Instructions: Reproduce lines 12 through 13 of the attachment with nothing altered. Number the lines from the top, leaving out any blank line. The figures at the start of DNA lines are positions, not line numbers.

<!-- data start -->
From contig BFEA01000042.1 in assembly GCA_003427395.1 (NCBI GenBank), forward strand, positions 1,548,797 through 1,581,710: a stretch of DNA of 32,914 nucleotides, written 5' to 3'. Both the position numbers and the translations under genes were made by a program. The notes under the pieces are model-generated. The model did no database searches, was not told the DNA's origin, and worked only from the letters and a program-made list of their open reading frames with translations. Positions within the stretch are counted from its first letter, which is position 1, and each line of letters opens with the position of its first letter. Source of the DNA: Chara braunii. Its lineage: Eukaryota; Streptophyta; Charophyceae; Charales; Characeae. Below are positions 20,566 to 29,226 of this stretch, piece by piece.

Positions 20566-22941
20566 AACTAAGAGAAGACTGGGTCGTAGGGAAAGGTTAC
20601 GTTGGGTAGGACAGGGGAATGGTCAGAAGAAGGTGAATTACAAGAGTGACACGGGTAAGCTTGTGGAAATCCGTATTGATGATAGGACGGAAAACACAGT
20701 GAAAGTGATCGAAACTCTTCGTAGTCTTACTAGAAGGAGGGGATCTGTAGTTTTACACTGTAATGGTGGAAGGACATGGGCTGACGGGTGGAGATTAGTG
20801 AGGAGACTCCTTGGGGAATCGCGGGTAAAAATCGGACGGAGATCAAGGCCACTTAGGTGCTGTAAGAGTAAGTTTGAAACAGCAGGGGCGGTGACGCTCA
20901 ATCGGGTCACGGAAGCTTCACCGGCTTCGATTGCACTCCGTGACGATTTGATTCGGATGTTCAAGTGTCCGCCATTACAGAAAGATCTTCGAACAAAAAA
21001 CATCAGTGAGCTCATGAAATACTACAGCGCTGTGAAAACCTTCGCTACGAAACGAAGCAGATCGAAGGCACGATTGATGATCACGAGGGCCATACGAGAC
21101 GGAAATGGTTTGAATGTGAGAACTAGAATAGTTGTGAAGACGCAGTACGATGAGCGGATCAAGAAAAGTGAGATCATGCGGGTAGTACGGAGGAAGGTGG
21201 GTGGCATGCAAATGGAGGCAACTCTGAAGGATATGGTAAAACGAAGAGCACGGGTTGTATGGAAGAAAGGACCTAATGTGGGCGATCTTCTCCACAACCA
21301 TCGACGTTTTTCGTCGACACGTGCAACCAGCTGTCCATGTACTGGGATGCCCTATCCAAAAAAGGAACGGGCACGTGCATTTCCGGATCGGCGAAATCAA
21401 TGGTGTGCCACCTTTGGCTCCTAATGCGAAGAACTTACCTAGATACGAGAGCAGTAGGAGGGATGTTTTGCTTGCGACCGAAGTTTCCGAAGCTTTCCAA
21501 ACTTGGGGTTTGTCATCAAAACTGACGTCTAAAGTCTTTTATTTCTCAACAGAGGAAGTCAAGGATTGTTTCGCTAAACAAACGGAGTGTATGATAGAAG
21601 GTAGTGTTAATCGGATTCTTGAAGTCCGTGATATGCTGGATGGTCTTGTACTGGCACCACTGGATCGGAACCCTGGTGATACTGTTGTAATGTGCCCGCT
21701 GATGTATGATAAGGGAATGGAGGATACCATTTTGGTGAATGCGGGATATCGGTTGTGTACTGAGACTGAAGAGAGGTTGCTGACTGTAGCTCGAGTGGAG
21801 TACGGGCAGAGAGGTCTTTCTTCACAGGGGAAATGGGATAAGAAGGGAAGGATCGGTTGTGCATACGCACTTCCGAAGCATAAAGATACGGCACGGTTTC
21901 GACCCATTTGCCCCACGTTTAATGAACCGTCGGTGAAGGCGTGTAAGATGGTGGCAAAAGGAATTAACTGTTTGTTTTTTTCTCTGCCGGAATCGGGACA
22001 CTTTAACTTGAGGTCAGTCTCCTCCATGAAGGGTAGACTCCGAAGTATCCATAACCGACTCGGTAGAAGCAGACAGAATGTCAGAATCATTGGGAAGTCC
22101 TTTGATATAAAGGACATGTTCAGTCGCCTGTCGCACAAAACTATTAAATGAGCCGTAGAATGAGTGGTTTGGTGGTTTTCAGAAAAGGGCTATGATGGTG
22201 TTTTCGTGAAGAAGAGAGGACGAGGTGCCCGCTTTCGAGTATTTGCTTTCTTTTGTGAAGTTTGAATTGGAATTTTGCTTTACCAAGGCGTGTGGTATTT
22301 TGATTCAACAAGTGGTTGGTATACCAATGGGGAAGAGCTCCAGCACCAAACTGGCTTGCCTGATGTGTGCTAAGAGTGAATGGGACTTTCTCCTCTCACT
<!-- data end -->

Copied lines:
21401 TGGTGTGCCACCTTTGGCTCCTAATGCGAAGAACTTACCTAGATACGAGAGCAGTAGGAGGGATGTTTTGCTTGCGACCGAAGTTTCCGAAGCTTTCCAA
21501 ACTTGGGGTTTGTCATCAAAACTGACGTCTAAAGTCTTTTATTTCTCAACAGAGGAAGTCAAGGATTGTTTCGCTAAACAAACGGAGTGTATGATAGAAG